GLASGOW WARRIORS will have their skill-levels and decision-making tested under a unique level of pressure at Scotstoun on Sunday according to Nigel Carolan, but the assistant coach says he is confident that the players are up to the task of executing their game-plan in the face of the Stormers’ ferocious blitz defence in order to claim their biggest scalp of the season to date.
“The Stormers are so different to every other team you play against, not only are they the reigning URC champions but they defend in a way which is different,” the Irish attack expert explained. “They bring an unbelievable amount of line-speed, it’s almost reckless, and you really need to earn the right to find the space. You do that by taking them through a number of phases and then opportunities will open up.”
“It is a great challenge which is really focussing the minds of not only the coaches but also the players.”
“We’ve challenged the guts in the ‘other team’ to create that picture and simulate as much as possible how hard that line-speed comes during our training runs this week,” Carolan continued. “The defence comes so hard at you that it puts you in a position where you have less time on the ball and have to make quicker decisions. The execution of skills has to be on the money, but when you see the space and you get the ball there, there can be a lot of opportunity as well.
“These opportunities are not necessarily there on the first or second or third phase, but as you take them through the phases the space starts to open up – through them, around them, in behind them.
“We saw when the Stormers played [and lost] at Cardiff a few weeks back that it is very difficult to maintain that level of line-speed for every phase, and eventually they get a bit clustered, the backfield gets compromised, and space opens up. We just have to be patient, take them through the phases, and then identify opportunities as they arise.”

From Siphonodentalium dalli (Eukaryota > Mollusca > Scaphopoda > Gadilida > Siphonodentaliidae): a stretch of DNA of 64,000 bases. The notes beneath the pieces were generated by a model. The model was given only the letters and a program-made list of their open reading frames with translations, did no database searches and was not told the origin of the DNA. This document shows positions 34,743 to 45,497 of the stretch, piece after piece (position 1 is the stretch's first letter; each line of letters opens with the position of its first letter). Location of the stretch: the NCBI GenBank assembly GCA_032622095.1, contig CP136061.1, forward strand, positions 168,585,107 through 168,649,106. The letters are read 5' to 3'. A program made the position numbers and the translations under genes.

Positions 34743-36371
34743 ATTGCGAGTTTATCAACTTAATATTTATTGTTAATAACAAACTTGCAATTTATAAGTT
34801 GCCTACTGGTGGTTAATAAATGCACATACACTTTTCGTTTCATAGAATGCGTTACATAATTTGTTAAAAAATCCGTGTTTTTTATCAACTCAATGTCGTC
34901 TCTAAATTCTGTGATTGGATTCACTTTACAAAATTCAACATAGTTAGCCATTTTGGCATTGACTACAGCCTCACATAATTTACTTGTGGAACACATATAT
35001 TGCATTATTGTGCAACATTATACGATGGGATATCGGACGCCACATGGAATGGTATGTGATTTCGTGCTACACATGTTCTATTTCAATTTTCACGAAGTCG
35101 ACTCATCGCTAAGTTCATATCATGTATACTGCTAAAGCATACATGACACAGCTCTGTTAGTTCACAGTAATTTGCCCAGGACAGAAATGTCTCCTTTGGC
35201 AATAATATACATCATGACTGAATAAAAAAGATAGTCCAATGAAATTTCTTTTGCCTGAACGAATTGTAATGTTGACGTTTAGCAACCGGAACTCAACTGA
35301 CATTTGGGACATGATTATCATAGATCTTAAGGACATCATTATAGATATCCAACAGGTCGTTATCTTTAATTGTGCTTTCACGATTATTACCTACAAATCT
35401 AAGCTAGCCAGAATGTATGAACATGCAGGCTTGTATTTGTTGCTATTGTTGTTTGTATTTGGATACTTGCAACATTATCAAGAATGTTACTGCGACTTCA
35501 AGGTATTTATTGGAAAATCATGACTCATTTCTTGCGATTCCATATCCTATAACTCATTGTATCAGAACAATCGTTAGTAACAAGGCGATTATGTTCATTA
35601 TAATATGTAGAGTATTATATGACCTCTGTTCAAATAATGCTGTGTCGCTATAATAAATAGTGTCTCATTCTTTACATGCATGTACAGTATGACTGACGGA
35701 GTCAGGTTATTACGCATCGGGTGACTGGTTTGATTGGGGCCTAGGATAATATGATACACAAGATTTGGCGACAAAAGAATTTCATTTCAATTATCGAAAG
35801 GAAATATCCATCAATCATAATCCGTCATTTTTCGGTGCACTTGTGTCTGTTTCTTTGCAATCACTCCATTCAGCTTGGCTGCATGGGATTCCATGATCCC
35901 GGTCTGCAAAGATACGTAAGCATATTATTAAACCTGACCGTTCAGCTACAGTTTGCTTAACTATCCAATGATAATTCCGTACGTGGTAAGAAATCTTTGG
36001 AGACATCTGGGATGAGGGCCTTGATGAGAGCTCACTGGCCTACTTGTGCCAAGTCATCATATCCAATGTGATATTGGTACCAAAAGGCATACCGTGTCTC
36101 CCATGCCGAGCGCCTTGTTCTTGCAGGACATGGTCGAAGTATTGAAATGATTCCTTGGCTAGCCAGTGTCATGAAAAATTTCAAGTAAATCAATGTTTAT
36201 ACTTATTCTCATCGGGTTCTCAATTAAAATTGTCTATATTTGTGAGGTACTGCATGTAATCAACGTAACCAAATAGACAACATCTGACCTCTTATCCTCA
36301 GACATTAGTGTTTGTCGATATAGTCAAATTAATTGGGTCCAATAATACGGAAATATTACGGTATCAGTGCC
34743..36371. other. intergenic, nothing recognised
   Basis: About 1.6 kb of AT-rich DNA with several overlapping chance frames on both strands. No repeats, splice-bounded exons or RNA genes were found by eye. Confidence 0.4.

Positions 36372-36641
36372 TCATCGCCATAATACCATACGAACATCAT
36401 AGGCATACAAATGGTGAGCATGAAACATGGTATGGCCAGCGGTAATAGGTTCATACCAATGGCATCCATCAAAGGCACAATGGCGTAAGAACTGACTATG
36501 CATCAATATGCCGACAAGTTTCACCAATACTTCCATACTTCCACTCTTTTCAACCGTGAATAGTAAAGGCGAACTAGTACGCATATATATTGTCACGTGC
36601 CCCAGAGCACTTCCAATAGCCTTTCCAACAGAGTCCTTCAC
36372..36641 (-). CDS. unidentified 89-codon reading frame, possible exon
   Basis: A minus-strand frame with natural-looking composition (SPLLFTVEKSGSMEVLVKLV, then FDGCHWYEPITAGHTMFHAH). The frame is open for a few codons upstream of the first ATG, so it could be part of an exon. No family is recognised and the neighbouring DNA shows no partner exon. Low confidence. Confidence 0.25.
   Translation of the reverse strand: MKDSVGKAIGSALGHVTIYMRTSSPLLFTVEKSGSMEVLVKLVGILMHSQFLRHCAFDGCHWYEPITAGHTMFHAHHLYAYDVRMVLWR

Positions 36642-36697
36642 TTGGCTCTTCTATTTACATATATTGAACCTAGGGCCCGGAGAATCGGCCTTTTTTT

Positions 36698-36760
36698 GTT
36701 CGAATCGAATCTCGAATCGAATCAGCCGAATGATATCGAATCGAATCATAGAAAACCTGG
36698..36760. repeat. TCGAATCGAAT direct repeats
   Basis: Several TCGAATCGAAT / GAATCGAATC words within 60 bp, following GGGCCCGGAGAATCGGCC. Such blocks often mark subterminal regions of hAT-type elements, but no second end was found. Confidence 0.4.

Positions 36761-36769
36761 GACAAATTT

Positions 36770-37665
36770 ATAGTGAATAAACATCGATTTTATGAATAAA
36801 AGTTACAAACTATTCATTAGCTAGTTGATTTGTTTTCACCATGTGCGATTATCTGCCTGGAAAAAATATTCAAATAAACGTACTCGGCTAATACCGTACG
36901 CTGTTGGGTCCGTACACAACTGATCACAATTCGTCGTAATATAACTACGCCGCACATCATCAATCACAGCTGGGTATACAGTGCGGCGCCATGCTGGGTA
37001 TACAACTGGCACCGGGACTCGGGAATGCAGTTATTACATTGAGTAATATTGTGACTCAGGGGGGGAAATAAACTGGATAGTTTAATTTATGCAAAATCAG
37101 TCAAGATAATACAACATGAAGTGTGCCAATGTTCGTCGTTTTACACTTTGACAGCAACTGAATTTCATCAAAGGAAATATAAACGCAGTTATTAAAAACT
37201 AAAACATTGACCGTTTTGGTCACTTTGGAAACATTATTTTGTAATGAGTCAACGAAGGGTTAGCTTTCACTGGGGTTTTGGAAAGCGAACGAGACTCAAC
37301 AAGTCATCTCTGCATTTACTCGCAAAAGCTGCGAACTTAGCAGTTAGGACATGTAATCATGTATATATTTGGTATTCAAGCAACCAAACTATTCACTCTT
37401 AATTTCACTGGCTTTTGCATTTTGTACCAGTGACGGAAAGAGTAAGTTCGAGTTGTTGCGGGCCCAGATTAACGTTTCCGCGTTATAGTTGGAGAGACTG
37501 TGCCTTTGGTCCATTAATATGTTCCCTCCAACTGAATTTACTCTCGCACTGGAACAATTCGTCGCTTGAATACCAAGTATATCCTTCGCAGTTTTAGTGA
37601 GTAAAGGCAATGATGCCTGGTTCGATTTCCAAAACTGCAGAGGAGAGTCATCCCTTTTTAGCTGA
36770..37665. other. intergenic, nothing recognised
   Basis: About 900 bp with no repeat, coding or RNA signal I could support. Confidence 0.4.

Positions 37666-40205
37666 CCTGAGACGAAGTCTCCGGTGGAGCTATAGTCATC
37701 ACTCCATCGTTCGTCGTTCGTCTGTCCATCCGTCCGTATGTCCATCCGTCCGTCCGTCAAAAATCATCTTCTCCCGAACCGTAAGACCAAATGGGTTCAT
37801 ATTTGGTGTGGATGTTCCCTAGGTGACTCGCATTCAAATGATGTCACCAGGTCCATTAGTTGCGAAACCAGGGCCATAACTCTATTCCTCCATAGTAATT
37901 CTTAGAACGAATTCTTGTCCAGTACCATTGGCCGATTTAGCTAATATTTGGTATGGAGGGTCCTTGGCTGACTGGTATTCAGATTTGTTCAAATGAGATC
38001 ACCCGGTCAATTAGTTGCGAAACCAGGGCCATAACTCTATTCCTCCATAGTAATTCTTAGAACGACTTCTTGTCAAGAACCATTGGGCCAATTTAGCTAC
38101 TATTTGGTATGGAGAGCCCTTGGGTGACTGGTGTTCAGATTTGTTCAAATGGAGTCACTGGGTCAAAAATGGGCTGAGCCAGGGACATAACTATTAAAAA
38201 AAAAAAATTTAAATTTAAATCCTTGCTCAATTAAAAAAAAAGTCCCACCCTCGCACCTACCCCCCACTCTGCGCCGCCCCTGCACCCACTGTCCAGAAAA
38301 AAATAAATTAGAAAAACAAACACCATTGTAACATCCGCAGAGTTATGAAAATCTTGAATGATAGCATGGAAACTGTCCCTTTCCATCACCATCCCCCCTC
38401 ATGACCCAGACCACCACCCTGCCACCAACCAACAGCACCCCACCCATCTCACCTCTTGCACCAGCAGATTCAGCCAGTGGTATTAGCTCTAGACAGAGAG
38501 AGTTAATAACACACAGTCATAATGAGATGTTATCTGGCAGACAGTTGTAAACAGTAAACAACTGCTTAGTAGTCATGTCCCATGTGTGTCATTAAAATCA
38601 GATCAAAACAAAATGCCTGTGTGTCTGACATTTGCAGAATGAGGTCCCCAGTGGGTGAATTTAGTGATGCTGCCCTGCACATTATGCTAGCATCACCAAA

Carolan has good reason to be looking forward to this match optimistically given that Warriors are currently on a five-match winning streak, which includes back-to-back wins over Edinburgh in the 1872 Cup over the last fortnight. Not only have results been good, shrewd squad rotation by head coach Franco Smith has created keen competition for places in almost every position which bodes well for standards being pushed even higher in both training and matches during the weeks ahead.
Better still, a number of key men who have been side-lined through injury in recent weeks are making good progress towards their return-dates, creating some really positive selection headaches, especially in midfield.
“You have Sione Tuipulotu, you have Stafford McDowall in the form of his life, you have Huw Jones, who had tremendous games against Bath and Perpignan and is raring for his next opportunity, and you have Sam Johnson, who has been injured since Sharks [in mid-October] also knocking on the door and training well,” said Carolan.
“Sam was available last week. It was quite a severe injury he had with his broken jaw, more serious than Johnny Sexton’s, so we needed to manage his return to contact over the last few weeks. He is champing at the bit for selection, and it will come in the next couple of weeks.
“So, you have four guys all looking for selection in the two centre slots and we can play any combination of the four. They don’t have bad games, so it is difficult to manage their expectations of game-time – but it’s not a bad headache.”
There was also some positive updates around some stalwarts of the pack, although the national team rather than Glasgow seem likely to be the initial beneficiaries of these returns from injury. “Rory Darge is back running so not too far away,” Carolan added. “We’re very hopeful that he’ll be back within a month. Hopefully he will return early Six Nations.
“Scott Cummings is progressing his rehab as well. Zander Fagerson is doing very well too. It might be too late for us for this block of games, but hopefully Scotland will benefit from their return.”